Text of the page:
I am a voracious reader. I suck books down like an alcoholic sucks down, well, alcohol.
My love of reading was inspired by my late Gram who loved to read and encouraged me to take up the habit quite early.
Yesterday I found myself rummaging through my book room (that sounds so much less pretentious than saying rummaging through my library) looking for something to carry with me to the beach.
As my eyes roamed across the book shelves I found them lingering on a hard back book that was my favorite as a girl. (I also have it in paperback.)
Jane Emily by Patricia Clapp. This story was written in 1969 and is a classic ghost story about a selfish and willful little girl named Emily who dies before her thirteenth birthday.
Jane is nine years old and orphaned when she finds herself traveling with her Aunt Louisa to visit her Grandmother for the summer.
One day Jane finds herself gazing upon the reflecting ball in the garden, but the face staring back her is not familiar. It seems that even though Emily passed away many years ago, her spirit is still there and her intention for Jane is not harmless at all.
I read this story when my age was still in the single digits and loved it.
This book started it all for me. That thirst for reading. For stories that took me away from my life and introduced me to places and things I could only imagine. I learned that I could travel the world, sail the seas, or fly to far off lands with nothing more than the written word.
This was also the very first book that I found myself wanting to read over and over again. Each time I picked it up I saw something different.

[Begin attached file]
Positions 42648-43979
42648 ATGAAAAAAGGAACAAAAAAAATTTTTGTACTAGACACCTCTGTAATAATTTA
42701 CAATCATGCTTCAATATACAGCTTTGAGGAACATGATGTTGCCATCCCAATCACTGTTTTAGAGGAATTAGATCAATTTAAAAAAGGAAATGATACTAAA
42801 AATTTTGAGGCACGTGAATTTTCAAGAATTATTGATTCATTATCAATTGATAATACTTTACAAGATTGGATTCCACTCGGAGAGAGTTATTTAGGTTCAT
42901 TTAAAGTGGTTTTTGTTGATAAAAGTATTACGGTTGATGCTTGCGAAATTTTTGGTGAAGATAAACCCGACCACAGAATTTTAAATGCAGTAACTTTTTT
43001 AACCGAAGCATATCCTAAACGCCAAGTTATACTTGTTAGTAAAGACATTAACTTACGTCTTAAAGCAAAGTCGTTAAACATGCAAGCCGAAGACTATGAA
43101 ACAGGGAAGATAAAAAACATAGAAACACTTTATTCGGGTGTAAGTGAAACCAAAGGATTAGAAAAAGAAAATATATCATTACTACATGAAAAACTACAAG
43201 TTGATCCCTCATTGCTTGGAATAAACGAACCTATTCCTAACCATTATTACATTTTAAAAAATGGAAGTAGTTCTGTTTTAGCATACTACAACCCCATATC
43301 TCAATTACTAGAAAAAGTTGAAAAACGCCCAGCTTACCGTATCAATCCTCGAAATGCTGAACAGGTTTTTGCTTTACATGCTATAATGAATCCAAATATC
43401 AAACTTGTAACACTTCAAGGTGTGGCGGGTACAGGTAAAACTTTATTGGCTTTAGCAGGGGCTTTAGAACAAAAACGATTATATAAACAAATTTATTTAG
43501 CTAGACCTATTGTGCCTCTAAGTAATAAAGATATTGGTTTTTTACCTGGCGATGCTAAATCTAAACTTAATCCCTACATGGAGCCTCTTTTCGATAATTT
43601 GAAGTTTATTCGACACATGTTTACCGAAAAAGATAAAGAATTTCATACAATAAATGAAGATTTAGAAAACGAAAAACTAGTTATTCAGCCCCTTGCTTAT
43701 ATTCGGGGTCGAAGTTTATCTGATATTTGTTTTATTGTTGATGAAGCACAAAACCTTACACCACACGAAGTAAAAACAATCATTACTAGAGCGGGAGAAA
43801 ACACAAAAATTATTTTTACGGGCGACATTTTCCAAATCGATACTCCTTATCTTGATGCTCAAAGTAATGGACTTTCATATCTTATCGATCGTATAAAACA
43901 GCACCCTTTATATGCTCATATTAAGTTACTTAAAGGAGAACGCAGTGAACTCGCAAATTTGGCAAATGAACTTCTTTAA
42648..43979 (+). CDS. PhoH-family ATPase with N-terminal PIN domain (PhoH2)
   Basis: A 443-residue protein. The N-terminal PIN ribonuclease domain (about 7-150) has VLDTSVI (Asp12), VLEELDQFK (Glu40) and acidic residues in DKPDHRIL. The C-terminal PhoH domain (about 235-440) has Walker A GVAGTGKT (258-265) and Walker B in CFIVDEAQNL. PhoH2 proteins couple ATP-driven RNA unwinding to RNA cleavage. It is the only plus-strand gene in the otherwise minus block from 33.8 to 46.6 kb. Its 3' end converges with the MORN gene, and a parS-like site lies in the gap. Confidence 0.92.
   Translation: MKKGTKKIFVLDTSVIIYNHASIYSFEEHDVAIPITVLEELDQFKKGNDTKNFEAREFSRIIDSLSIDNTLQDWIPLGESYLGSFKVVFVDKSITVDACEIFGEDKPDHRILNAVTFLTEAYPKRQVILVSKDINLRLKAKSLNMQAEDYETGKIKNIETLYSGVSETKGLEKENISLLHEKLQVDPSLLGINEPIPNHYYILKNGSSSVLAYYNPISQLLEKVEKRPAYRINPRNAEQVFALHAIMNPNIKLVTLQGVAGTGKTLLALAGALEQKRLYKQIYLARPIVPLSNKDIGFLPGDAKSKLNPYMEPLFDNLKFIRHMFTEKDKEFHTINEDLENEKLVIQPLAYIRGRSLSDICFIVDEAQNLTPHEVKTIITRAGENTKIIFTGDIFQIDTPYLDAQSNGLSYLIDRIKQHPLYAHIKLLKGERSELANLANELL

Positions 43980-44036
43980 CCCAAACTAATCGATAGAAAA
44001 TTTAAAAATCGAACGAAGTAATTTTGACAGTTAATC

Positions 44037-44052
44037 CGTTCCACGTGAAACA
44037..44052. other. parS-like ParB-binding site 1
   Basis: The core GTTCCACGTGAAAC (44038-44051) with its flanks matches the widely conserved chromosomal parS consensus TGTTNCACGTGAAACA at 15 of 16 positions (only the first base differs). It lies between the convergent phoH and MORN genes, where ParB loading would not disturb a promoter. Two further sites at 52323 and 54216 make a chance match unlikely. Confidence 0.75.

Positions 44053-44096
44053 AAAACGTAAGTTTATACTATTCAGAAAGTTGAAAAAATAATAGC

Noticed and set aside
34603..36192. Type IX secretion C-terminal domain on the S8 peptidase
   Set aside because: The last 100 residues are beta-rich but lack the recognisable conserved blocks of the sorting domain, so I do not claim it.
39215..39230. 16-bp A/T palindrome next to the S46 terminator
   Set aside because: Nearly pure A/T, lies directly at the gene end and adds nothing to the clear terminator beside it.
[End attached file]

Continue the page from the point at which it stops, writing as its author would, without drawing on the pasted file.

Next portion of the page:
It became a tradition for me to read this book every Christmas until I moved out at the age of eighteen.
Two years ago when my Grandmother passed away I went home to say my goodbyes and as we were going through her things I stumbled across a copy of this beloved book from my youth.
I learned that she had purchased a copy of the book when a local library was being closed because she knew it was my favorite and she wanted a copy for herself.
It was one of the most touching things she had ever done. It was the sweetest gift she had ever given me and it took her passing away for me to even know about it.
So what was the book that did it for you? Will you share? No really, tell me because I want to know.
On another note, I wonder what it says about me that the first book that spoke to me was a ghost story about a selfish little girl living in a reflective ball? Probably nothing more than I had great taste. Right? Right?